In Central Europe3, the recovery in employment is off to a slow start (approximately +0.7%), but is not expected to take off in 2016. Available office space is historically more than 10% of existing stock in major cities (14% in Prague, 12% in Budapest, etc.), but what’s surprising here is that the percentage of new buildings to be completed by 2017 could represent as much as 17% of existing inventory in Warsaw and 30% in Bucharest. In 2015, this oversupply negatively impacted Polish rents (down 3% to 4%), while rents in the Romanian capital, which remained stable in 2015 at 20% below their 2008 value, are not expected to increase. However, Prague and Budapest are taking a smarter approach, with construction representing 3% of existing space currently underway. This should help bring down the vacancy rate and contribute to the growth, albeit modest, of rents after two flat years.
The investment market
Investment volumes in corporate real estate (including office space for the most part, but also retail, logistics and accommodations) were up to €270bn in 2015, up by 23% (source: RCA, January 2016). The United Kingdom, Germany and France represent 80% of the total, with all European countries posting strong growth (see illustration, Germany) except for Spain (+5%), France (+15%) or Poland (stable). The situation in France is explained by a lack of supply rather It should be noted that very large transactions, in the form of portfolios, have come back to the scene after practically disappearing between 2008 and 2013.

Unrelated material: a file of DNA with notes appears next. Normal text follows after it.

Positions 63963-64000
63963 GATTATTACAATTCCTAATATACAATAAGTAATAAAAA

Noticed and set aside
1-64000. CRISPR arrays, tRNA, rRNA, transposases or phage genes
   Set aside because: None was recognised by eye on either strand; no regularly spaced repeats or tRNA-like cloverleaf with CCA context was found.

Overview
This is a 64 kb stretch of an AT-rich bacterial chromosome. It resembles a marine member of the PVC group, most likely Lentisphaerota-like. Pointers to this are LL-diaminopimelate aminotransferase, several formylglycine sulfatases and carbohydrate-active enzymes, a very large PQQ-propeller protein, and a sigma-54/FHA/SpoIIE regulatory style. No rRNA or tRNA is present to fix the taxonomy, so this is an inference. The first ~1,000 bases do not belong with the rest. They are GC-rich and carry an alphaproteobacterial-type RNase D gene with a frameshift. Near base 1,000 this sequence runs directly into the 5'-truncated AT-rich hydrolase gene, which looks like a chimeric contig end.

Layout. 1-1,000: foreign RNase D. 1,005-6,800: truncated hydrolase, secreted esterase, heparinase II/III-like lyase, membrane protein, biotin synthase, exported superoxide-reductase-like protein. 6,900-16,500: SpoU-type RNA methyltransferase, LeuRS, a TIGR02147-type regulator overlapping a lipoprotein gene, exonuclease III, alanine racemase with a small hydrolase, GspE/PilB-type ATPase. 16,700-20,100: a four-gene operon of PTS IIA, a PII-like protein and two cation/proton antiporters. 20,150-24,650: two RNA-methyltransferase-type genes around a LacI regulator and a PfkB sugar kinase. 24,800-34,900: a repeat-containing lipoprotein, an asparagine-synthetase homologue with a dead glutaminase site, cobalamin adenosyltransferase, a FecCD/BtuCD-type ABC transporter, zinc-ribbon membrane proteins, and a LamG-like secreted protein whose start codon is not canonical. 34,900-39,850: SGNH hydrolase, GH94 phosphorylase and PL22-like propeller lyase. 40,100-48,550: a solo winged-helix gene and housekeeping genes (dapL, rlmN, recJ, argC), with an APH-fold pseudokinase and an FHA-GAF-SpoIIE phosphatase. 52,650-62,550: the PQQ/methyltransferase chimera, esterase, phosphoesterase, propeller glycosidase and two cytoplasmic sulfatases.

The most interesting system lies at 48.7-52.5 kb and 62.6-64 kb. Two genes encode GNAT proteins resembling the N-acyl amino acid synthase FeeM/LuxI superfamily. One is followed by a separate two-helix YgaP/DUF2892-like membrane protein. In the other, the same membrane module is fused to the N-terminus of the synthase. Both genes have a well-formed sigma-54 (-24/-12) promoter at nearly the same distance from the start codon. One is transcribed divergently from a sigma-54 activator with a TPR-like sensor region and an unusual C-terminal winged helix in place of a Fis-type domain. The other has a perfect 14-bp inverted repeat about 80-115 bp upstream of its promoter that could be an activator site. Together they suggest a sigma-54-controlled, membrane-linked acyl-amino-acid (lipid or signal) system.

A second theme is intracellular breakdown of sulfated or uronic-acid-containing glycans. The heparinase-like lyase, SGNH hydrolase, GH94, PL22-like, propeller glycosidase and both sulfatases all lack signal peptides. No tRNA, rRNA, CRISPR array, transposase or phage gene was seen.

The reasons for this influx of cash can be found in current monetary policy. The environment of extremely low interest rates allows competitive financing (even though the loan-to-value ratios are significantly lower than in 2007) and encourages beneficiaries to increase their real estate investment to capture current returns that are much higher than bond yields. As an example, Prequin calculates that European real estate funds raised capital of €60bn in 2015, twice as much as in 2012.